21/04/2011 - 00:00

Building a business on solid foundations

21/04/2011 - 00:00

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GEOFF and Wendy Watters have taken a measured approach to growing Southside Mechanical Services over the past decade, allowing time to find the right quality driven process at each stage of development.

GEOFF and Wendy Watters have taken a measured approach to growing Southside Mechanical Services over the past decade, allowing time to find the right quality driven process at each stage of development.

The Geraldton-based business started in 2001, when the couple bought a workshop and the required tools of the business, and Mr Watters slowly started growing a client base.

After several years operating as a one-man show, Southside has moved into a space close to four times the size of the original workshop and now employs six full-time mechanics.

The Watters have recently invested significant resources in refining the business’s computer systems so they can spend less time in the office and more time on other interests.

Mrs Watters said the key to having reached this point was allocating more money and more time to getting processes and staff right, from the start.

“With our computer systems we got someone in to do it right the first time; we don’t want to put all the energy in and set something up that you have to rectify in five years’ time,” she said.

“It was always pre-empting the next step forward, we didn’t do it when we were drowning, we got help before.”

Between 2006 and 2010, the Watters focused on investing in premises, equipment and staff and took part in an intensive business-coaching program for 12 months to help expand their operation.

“We had talked about all the different scenarios that might play out, so we felt completely mentally prepared for expanding,” she said.

As a result of this forward planning, Mrs Watters said, there hadn’t been any “surprises”, though staffing had been a major area of focus.

Crucial to the model is having a dedicated senior mechanic as foreman who liaises with every customer. Mrs Watters said having an experienced person on hand to be the contact between the person doing the work and the client had been critical in developing good client relationships.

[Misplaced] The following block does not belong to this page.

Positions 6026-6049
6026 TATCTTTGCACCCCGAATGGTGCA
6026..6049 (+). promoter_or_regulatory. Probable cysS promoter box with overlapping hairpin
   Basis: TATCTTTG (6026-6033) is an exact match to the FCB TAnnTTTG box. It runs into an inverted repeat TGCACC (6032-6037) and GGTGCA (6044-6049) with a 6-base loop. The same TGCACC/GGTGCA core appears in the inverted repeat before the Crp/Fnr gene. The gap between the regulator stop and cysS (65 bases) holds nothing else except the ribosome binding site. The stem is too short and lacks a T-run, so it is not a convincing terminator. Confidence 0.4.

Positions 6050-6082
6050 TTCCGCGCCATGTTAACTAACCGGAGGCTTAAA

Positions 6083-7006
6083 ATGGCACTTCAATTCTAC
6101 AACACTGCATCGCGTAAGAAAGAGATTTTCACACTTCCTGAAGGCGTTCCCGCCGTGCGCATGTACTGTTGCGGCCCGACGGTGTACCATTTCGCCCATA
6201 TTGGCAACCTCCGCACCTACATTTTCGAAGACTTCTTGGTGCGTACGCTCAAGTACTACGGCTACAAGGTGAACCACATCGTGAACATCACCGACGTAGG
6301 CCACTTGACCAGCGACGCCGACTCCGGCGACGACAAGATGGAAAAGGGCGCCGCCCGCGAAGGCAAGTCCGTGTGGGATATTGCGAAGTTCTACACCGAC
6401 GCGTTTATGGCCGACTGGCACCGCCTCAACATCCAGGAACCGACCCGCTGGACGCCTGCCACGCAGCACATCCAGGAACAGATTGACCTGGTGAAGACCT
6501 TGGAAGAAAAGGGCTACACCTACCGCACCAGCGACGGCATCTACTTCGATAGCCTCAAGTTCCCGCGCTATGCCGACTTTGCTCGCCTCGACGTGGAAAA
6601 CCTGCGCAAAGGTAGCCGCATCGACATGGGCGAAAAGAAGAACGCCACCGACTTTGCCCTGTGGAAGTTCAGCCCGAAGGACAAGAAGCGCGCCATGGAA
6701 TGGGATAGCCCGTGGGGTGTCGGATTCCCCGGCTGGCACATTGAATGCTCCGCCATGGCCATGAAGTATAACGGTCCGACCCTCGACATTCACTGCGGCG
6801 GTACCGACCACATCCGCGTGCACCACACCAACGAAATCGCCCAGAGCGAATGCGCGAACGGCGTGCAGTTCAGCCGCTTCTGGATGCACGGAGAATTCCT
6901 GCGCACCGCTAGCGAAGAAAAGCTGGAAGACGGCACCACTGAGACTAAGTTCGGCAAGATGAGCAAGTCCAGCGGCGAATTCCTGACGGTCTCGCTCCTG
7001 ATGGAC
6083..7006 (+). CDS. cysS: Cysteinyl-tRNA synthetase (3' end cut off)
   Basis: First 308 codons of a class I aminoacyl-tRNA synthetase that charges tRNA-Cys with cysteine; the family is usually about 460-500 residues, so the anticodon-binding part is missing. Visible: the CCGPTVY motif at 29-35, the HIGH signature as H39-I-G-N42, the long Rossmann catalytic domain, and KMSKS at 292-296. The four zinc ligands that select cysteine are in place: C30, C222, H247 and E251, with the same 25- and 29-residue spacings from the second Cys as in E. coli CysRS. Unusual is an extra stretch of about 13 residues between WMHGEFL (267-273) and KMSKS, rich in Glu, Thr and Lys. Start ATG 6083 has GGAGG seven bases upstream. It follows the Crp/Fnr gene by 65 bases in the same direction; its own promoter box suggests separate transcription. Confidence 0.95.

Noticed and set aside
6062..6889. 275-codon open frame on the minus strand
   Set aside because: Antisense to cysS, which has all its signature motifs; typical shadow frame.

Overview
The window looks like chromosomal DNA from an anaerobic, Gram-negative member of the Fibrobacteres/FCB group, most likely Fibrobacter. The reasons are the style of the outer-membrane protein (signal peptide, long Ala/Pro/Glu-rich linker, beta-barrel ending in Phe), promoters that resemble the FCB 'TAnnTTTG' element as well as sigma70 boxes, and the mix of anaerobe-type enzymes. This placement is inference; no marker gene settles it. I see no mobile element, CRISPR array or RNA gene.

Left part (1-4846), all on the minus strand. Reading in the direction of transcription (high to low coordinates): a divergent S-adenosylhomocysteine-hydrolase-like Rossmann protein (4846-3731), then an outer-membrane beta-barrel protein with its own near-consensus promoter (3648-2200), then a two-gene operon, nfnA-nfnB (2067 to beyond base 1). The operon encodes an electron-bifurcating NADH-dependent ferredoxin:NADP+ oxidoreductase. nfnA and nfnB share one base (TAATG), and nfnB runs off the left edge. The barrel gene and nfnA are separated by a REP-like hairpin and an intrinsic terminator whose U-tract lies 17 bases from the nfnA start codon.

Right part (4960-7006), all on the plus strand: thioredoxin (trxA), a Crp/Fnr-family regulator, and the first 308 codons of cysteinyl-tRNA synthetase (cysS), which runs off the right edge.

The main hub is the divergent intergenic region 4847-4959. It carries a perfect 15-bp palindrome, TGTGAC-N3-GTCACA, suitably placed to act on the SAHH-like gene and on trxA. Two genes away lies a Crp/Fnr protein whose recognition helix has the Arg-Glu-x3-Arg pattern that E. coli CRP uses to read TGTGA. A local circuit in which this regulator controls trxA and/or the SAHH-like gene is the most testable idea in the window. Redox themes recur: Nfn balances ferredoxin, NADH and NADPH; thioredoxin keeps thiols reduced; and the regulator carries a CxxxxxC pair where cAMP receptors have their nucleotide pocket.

They have also adapted their staffing model over the years by hiring staff who want flexibility, allowing for fluctuations in workload.

“We are actually probably a bit overstaffed, and that is deliberate, because then if people need time off that is ok,” Mrs Watters said.

Teaming a flexible staff base – some who like to work four days and others who don’t like to work during school holidays – with a flexible workplace that didn’t often say no to time off, Mr Watters said it was easier to manage workloads and staff requirements.

“We put a lot of effort, probably 50 per cent of our time, into learning about how to take care of our staff, communicating with them and making sure they are happy,” Mrs Watters told WA Business News.

Staffing became an issue during the last boom when the business advertised a position for 12 months and didn’t receive an application – an experience through which they learned what their staffing blueprint was.

“We have guys here who don’t want to do 50 or 60 hours a week, they want to have a lifestyle as well, so we aren’t going to lose them to the mines, they aren’t interested in it,” Mr Watters said.

The Watters have combated the ebb and flow of business over the years by moving into commercial fleet contracts, which now account for 30 per cent of business.

Southside’s fleet work started five years ago through individuals recommending Southside to their workplaces, with large organisations like Iluka Resources now on the books.

“Then we did make a strategic decision to tap into that, and that is what we have been doing the last few years, targeting bigger companies and we went through a government tender process to win bigger tenders,” Mrs Watters said.

 

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